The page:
Coronavirus

New York City Hall Commits to Reimburse Struggling Nonprofits for Frontline Costs

Human service providers have been lobbying for enhanced pay in recent weeks, specifically to retain low-wage employees caring for coronavirus patients in residential settings

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At least one nonprofit is doing more to make sure their frontline workers are getting paid for their extra work. Melissa Russo

The de Blasio administration has committed to reimburse nonprofits for new costs related to the COVID-19 pandemic, NBC New York has learned. New expenditures are expected to include boosting pay for workers on the frontlines of the crisis. 

Human service providers with New York City contracts have been lobbying for enhanced pay in recent weeks, specifically to retain low-wage employees caring for coronavirus patients in residential settings, such as group foster homes and treatment centers for children. The decision comes as the city contemplates billions of dollars in budget cuts because of the economic impact of the coronavirus. 

“The City really stepped up on this and we greatly appreciate it,” said Jim Purcell of the Council of Family and Child Caring Agencies, which advocates on behalf of non profits serving high risk families and children. According to Purcell, the news, delivered by New York City officials on a Saturday morning conference call, reflected a welcome shift in position.  

According to several sources on the call, ACS Commissioner David Hansell informed agencies they had “received additional authorization from the Office of Management and Budget to provide support for emergency needs during the pandemic.”  

In recent days, several nonprofit executives expressed concern to NBC New York that city budget officials had denied their requests for “hazard pay” as they struggled to keep anxious workers on the job in residential settings throughout the city.  These include homes where children are treated for trauma and mental illness and programs that shelter runaway teens and juvenile offenders. 

City officials familiar with the discussions say it was a mistake to request “hazard pay” which is not reimbursable by FEMA and raises the specter of liability for employers. Instead, the New York City has now asked each agency to develop a new coronavirus-related residential response and staffing plan, which would potentially be reimbursable by the feds.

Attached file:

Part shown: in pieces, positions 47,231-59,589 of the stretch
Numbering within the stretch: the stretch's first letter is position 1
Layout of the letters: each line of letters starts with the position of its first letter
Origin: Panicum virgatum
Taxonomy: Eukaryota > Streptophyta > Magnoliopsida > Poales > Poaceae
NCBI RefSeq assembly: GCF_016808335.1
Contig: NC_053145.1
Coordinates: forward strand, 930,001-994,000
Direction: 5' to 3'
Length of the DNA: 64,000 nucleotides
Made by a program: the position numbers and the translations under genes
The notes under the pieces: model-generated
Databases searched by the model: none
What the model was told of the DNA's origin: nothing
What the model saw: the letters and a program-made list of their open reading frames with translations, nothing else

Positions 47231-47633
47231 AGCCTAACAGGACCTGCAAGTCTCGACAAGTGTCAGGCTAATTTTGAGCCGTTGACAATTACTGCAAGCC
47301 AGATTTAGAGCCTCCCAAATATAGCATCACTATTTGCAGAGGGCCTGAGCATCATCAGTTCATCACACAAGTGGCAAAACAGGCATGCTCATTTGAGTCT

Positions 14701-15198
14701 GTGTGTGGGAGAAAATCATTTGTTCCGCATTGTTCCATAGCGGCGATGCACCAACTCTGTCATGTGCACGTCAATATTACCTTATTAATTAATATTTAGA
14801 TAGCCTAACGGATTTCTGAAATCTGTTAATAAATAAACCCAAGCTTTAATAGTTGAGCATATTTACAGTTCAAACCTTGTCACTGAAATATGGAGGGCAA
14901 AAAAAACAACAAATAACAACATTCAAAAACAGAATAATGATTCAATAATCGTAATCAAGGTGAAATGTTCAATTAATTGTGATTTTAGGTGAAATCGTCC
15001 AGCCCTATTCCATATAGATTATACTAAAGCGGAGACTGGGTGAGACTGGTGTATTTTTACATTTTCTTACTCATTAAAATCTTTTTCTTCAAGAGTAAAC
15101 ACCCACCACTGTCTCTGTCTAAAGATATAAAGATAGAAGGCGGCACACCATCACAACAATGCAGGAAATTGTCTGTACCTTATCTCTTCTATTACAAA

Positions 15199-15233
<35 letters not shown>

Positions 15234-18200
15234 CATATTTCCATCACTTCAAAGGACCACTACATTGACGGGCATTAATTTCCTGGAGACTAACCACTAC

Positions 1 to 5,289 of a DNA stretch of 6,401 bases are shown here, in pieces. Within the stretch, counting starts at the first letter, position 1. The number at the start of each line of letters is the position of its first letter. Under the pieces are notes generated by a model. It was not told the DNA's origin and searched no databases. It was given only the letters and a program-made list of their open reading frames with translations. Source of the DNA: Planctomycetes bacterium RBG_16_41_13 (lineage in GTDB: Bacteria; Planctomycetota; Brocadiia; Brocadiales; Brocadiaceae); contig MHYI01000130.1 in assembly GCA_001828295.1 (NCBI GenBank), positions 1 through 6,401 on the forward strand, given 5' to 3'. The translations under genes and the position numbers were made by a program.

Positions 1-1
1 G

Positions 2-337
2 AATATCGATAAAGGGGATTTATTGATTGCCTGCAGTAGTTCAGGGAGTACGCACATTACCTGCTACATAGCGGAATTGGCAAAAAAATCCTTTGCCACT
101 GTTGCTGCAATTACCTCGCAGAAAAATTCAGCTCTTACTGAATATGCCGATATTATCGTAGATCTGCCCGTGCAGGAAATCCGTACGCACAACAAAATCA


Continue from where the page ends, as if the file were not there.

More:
In a statement, Laura Feyer, a spokeswoman for Mayor Bill de Blasio said, “Unfortunately, federal emergency funding currently doesn’t support 'hazard pay'.  However, we understand their concern and have given the non profits access to funds that will cover their Covid-related costs.”  

City Hall did not offer a cost estimate of new expenditures by nonprofits.

“Our workers are making harrowing personal choices every day,” said Ronald Richter, executive director of the non-profit JCCA. "This move by City Hall acknowledges the critical work these  staff are doing for children who need their care, now more than ever." 

Some residential programs have already dipped into their own reserves to pay double-time for workers caring for children in isolation with COVID-19. Some of these workers earn as little as $15.75 or $16 per hour, according to nonprofit sources.  Residential programs describe setting up separate tents where 24-hour care is provided for sick children. But not all nonprofits have the resources to incentivize their workers with bigger paychecks.

One nonprofit source said, “Asking us to work with kids who test positive or are infected, with very few if any masks or gloves for minimum wage salaries, is really not possible for long without government support.”

City Hall insiders say the nonprofit programs have been a priority from the beginning of this crisis. They say the de Blasio administration has worked to set up weekly meetings with nonprofit service providers, meet their PPE needs, cut through red tape, push out hundreds of millions of dollars in funding and designate them as essential workers.

The Mayor’s spokeswoman added, “We value the City’s human service providers and appreciate that their work now involves additional risk.” 

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